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April 3rd, 2014
Lithium-ion (Li-ion) batteries have been the subject of intense research aimed at manufacturing them with nanomaterials that will let them better meet the demands of everything from laptops and mobile devices to all-electric vehicles (EVs).
A large portion of the research has been focused on developing nanomaterials for the anode of the Li-ion that will replace graphite. But there has definitely been a shift toward the cathode, as evidenced by research over the last few years.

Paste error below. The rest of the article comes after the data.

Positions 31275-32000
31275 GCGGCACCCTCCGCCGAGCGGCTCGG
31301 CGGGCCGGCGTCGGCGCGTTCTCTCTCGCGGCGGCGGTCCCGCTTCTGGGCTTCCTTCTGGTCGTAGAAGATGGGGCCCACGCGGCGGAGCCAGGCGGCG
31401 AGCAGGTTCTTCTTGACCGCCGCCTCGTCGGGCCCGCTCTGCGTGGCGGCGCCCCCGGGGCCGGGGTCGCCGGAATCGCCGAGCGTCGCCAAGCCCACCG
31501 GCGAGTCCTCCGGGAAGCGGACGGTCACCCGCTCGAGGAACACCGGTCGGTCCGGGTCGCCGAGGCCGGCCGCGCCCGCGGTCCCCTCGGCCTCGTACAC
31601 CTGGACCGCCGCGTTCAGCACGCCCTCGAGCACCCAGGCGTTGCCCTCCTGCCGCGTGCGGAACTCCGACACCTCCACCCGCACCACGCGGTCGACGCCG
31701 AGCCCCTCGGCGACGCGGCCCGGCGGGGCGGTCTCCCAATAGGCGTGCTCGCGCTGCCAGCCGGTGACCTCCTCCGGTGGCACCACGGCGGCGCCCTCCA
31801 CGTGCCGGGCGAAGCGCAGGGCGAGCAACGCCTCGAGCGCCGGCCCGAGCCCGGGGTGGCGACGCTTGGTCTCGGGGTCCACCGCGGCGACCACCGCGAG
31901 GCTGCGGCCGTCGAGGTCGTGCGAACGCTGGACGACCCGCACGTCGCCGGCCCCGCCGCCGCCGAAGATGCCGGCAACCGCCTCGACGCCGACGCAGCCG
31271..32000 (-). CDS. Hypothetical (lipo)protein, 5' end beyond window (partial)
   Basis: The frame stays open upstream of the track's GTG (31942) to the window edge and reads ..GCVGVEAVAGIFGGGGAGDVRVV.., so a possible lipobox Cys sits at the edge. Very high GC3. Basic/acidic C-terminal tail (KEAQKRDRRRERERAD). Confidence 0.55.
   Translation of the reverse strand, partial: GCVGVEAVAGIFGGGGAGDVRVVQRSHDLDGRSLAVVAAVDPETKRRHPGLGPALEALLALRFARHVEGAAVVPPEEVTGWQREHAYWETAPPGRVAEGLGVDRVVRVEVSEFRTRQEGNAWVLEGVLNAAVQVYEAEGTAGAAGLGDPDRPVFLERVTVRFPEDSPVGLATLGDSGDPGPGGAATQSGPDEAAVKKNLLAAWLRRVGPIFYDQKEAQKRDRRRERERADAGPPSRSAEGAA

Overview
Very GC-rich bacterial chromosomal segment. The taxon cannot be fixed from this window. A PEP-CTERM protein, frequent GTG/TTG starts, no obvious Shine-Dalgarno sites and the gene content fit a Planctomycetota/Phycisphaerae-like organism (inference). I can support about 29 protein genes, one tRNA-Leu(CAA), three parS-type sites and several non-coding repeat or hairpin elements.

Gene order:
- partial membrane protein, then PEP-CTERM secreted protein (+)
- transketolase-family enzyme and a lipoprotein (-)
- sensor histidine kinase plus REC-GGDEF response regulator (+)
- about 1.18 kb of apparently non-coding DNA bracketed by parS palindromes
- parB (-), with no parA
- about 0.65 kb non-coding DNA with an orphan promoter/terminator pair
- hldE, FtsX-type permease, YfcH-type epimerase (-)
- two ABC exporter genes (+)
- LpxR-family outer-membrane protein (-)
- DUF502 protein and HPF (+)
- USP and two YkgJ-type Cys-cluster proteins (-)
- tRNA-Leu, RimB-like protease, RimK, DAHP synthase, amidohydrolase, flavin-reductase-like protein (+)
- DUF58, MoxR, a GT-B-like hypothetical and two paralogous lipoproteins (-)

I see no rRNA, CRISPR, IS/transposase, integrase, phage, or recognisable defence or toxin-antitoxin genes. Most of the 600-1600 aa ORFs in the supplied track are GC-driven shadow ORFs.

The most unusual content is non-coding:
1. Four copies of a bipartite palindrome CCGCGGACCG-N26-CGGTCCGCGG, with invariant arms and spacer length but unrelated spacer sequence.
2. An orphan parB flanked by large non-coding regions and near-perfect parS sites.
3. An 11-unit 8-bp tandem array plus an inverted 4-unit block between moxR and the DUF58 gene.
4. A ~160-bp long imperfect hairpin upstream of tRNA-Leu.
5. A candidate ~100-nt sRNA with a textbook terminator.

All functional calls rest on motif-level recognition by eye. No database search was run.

Now a research team out of the University of Southern California (USC) has taken a novel approach to the improvement of Li-ion batteries with nanomaterials: tackling both the cathode and the anode simultaneously.
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